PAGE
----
Double prepositions and compound prepositions are very similar. Both are two-word phrases. The double preposition is formed through the conjunction of two simple prepositions. Whereas the compound preposition is formed through the conjunction of a non-prepositional word and a simple preposition.

Note: Compound prepositions can sound dated or stuffy. For readability’s sake consider attempting to simply the phrase.

I use INK which is a web content optimization editor. It identifies wordy or complex sentences and suggests that I edit to make my articles easily digestible.

For example: At that point in time I didn’t know the answer.

This sentence can be simplified to:

Then, I didn’t know the answer.

or

I didn’t know the answer.

The Most Common Compound Prepositions

according to

ahead of

along with

alongside of

apart from

around about

Preposition Pig helps fatten up sentences with the right types of prepositions | GrammarIsEasyCreative Commons License

as against

as between

as compared with

as compared to

as for

at that point in time

at this point in time

at the point of

at the time of

because of

by force of

by means of

by reason of

by virtue of

by way of

due to

during the course of

except for

for fear of

for lack of

for the purpose of

for the reason that

for the sake of

from above

from among

from behind

from beneath

from between

from the point of view of

in accordance with

in a manner similar to

in care of

in case of

in close connection with

in common with

in comparison to

in compliance with

in connection with

A meme of a sleazy-looking middle-aged man in a suit pointing at the camera. Overlayed are a list of prepositions followed by the the pun response from a woman:
Thankfully, you don’t need a prepositional phrase to decline any of these types of prepositions | Bobberino01Creative Commons License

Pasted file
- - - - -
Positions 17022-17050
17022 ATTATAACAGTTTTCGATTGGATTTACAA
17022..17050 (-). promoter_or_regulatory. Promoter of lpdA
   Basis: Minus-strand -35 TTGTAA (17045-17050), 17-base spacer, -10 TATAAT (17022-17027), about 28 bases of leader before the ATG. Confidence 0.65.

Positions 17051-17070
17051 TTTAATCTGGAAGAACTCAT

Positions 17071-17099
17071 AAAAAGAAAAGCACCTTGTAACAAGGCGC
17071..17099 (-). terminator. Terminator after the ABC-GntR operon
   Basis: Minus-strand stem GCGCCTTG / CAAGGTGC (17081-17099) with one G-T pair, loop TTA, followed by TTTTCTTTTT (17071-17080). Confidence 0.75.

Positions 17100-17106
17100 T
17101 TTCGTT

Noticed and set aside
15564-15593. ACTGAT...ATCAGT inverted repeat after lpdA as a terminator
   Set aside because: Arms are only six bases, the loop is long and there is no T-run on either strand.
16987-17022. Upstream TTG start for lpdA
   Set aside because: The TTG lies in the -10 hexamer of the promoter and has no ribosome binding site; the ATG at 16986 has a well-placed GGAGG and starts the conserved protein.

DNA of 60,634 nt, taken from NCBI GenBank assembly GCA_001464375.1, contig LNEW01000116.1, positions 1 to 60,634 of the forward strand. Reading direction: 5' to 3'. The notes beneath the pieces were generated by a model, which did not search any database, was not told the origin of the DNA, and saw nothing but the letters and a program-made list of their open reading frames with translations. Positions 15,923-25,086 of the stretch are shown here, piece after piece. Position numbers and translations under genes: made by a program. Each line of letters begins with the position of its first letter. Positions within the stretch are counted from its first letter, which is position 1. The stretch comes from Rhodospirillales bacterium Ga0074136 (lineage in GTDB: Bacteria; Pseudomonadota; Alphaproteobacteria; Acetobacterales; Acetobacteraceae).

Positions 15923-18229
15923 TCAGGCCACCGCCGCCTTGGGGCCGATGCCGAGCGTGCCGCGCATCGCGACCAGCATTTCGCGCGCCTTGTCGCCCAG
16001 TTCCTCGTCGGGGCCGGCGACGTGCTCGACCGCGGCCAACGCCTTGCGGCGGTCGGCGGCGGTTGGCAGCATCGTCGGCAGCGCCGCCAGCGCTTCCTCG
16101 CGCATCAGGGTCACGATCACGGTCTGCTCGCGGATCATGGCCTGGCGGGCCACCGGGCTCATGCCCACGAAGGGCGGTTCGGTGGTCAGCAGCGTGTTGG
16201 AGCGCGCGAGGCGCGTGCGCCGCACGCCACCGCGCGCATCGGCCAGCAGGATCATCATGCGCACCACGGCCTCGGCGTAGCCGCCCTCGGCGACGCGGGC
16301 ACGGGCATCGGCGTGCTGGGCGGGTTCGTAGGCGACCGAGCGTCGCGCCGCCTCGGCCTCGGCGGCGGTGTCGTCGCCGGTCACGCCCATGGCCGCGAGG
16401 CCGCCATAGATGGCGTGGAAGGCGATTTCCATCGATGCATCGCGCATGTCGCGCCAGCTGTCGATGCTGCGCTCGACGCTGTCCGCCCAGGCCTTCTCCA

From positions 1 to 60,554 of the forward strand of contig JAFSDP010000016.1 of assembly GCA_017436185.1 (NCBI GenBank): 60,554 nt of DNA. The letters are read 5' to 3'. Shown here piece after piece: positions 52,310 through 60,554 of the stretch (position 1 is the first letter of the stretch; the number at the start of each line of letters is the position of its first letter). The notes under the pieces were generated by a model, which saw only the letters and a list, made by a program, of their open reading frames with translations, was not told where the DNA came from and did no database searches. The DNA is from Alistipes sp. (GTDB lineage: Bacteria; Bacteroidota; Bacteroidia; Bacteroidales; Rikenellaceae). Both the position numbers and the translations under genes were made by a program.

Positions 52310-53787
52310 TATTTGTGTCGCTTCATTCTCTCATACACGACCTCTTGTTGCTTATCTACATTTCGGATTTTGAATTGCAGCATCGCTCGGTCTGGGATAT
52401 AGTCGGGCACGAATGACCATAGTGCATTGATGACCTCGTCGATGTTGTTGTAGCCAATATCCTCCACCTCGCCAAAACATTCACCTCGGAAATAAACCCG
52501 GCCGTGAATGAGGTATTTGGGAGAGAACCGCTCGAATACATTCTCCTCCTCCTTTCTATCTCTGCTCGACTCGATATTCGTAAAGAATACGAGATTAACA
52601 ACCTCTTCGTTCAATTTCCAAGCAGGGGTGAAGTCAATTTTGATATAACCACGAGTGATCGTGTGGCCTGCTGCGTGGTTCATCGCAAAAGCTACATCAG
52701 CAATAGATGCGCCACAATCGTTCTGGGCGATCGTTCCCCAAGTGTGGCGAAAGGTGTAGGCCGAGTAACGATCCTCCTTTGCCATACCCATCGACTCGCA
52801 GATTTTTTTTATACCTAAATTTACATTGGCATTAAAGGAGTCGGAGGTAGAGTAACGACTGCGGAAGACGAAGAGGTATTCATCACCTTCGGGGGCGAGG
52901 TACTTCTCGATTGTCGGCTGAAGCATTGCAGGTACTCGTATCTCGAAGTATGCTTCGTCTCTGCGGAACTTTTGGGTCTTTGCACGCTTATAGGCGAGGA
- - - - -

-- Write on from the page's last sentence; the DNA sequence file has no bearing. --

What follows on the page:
in consequence of

in consideration of

in contrast to

in default of

in deference to

in exchange for

in excess of

in favor of

in front of

in lieu of

in opposition to

in order to

in place of

in preference to

in receipt of

in regard to

in relation to

in search of

in spite of

in terms of

in the course of

in the event of

in the face of

in the immediate vicinity of

in the nature of

independently of

inside of

instead of

Gorgeous lateral view of an Asian tiger heading left with the sentence
One of the gravest Grammatical Sins | Arjuna Gihan Shutterstock.com License

on account of

on behalf of

on the basis of

on the part of

on the point of

on top of

out of

outside of

owing to

previous to

prior to

pursuant to

regardless of

relating to

relative to

short of

similar to

subsequent to

under cover of

what with

with a view to

with regard to

with reference to

with respect to

with the intention of

Participle Prepositions

Participle prepositions have endings such as -ed and -ing.  Some of the most common examples are: assumingbarringconsideringduringgivennotwithstandingprovidedregarding, and respected. 

Prepositional Phrase Example Sentences

— The baby cries during the day and sometimes at night.

— All the children were in the classroom including the teacher.

Considering she was sick, she still put up her best times.

“Sing along” is an example of a command using a Preposition of Direction | The Bazillions

How do you Identify a Prepositional Phrase?

A prepositional phrase is a group of words that doesn’t contain a verb or a subject. It functions as a unified part of speech. A prepositional phrase normally has a simple preposition and a noun or a simple preposition and a pronoun.

Think of prepositional phrases as making a hamburger. You must have meat (or a protein) and bread. A simple preposition and the object of the preposition are the basics of a prepositional phrase.

You can jazz up your hamburger by adding cheese, grilled onions, mustard, tomatoes, etc. The same can be done for prepositional phrases. Add adverbs and adjectives to make your sentence more enjoyable to read.

Prepositional Phrase Examples

— The hamburger with cheese is yours.

Let’s spice up this sentence.

— The hamburger with ooey-gooey cheese is yours.

— I danced on the stage.

Next, we add more details.

— I danced on the concert stage.

The puppy ran through the grass.

Adjectives make the sentence more enticing to read.

— The puppy ran through the lush green grass.

— Of the types of prepositions, I think simple prepositions are the easiest.

Adding a number adjective makes the sentence for informative.

Of the five types of prepositions, I think simple prepositions are the easiest.